By Hardy Jackson
Thanksgiving and Christmas are just around the corner, the two times of the year when Americans celebrate the bounty they have received.
Only for some, there is no bounty.
Most of you – most of us – have jobs and are doing okay. At times, we have to trim budgets in places, we have had to be a little more careful with what goes out and what comes in, but when we look at unemployment figures, we take comfort in knowing that we are among the working.
However, some folks are hurting.
And the hurt becomes more severe as Thanksgiving and Christmas approach.
It is an old story, captured so well by Charles Dickens in “A Christmas Carol,” the 1843 fable of redemption that makes so many of us feel good every December. In it, Dickens tells of a group of men who visited Ebenezer Scrooge and told him that “during this festive time of the year . . . it is more than usually desirable that we should make some slight provision for the poor and destitute, who suffer greatly at the present time. Many thousands are in want for common necessities; hundreds of thousands are in want of common comforts, sir.”
Scrooge’s reply was blunt. “I can’t afford to make idle people merry.” As far as he was concerned, he paid taxes to support the welfare system and that was all he intended to do.
The gentlemen tried to reason with Scrooge. They told the miser that because the little relief his tax money provided hardly brought the spirit of Christmas to families that were suffering, he and a few others were “endeavouring to raise a fund to buy the poor some meat and drink, and means of warmth” during the season. But Scrooge was not moved.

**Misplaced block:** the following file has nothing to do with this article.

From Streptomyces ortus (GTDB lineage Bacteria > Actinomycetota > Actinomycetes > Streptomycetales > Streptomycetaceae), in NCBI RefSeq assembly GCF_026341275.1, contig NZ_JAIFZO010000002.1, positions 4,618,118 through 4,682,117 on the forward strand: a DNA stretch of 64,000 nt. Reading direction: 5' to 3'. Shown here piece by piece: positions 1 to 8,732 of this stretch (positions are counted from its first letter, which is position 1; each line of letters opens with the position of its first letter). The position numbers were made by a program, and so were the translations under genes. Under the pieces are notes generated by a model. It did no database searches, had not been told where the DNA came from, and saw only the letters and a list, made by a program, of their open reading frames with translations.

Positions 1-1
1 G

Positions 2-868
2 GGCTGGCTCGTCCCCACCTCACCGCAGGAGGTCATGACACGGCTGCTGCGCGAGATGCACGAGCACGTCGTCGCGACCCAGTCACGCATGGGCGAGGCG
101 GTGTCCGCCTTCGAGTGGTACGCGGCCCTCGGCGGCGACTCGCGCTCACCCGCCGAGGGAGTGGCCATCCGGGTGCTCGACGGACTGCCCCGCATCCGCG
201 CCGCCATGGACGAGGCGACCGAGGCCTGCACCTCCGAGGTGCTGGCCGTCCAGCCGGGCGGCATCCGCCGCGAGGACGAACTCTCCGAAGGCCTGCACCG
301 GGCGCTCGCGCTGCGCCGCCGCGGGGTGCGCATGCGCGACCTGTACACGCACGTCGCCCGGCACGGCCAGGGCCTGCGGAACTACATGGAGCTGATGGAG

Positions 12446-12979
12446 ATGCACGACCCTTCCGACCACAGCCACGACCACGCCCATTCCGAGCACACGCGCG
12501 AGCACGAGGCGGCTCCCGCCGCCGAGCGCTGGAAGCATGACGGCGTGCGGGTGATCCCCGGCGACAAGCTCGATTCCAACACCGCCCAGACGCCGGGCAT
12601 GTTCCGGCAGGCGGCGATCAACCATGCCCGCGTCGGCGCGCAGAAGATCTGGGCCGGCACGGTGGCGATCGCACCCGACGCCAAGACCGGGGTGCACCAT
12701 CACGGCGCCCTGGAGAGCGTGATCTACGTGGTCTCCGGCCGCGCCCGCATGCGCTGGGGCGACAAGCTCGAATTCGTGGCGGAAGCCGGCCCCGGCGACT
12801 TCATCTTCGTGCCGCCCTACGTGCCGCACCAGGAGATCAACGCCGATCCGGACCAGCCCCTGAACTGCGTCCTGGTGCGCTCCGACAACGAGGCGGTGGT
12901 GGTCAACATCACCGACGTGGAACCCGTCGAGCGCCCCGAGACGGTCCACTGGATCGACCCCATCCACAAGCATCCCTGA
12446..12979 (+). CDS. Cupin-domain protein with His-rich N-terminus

The gentlemen persisted. “We choose this time of year, because it is a time, of all others, when Want is keenly felt, and Abundance rejoices.”
Not that Scrooge cared. And when he was told that some of the poor would rather die than become wards of the state, his reply rings through the ages.
“If they would rather die, they had better do it, and decrease the surplus population.”
Now none of us, I hope, would be so callous. However, in his response, Scrooge strips away all the excuses and rationalizations that protect so many of us from the awful truth. It is easy to pay our taxes, support our churches, drop a coin in the pot outside the grocery store door, and figure that is enough.
Unfortunately, it isn’t.
Today there are groups, the modern equivalents of those gentlemen who visited Scrooge, that are trying to provide not only the necessities and a little extra to remind those in need that someone cares.
Unfortunately, often this is not enough.
Fortunately, there is a plan floating around that may help.
It started during the great recession when Carolee Levick Hazard saw a woman, Jenni Ware, leave her groceries at the checkout line. Ms Hazard caught up with Ms Ware in the parking lot and discovered that she could not pay for the groceries because she had left her wallet at another store. So Ms Hazard volunteered to put the bill for the groceries — $207 – on her credit card.
Now as I understand it, there was no guarantee that she would get the money back, but she did, for shortly a check for $300 arrived with a note telling her to take the extra and do something nice for herself.
And that is what she did. But instead of a pedicure or some new shoes, she told the story on Facebook and announced that she planned to match the extra $93 and contribute $186 to the local food bank. The next day, a dozen of her friends had also made $93 pledges.
The result is the “93 Dollar Club (Google it) which asks people to donate in increments of 93. The donations have ranged from $9,300 to $.93 (from Hazard’s 9-year old neighbor). So far they have raised nearly $110,000 and funded over 220,000 meals for the Second Harvest Food Bank of Santa Clara and San Mateo Counties in California.
The idea has spread, and now there are $93 Clubs on other states and other cities.
So take the challenge. Find a club or organize one. Donate what you can – from $.93 on up – to let them know that you support what they are doing and want to help.
Scrooge might not have done it, but you can.
Harvey H. (“Hardy”) Jackson is Professor Emeritus of History at Jacksonville State University . He can be reached at email@example.com.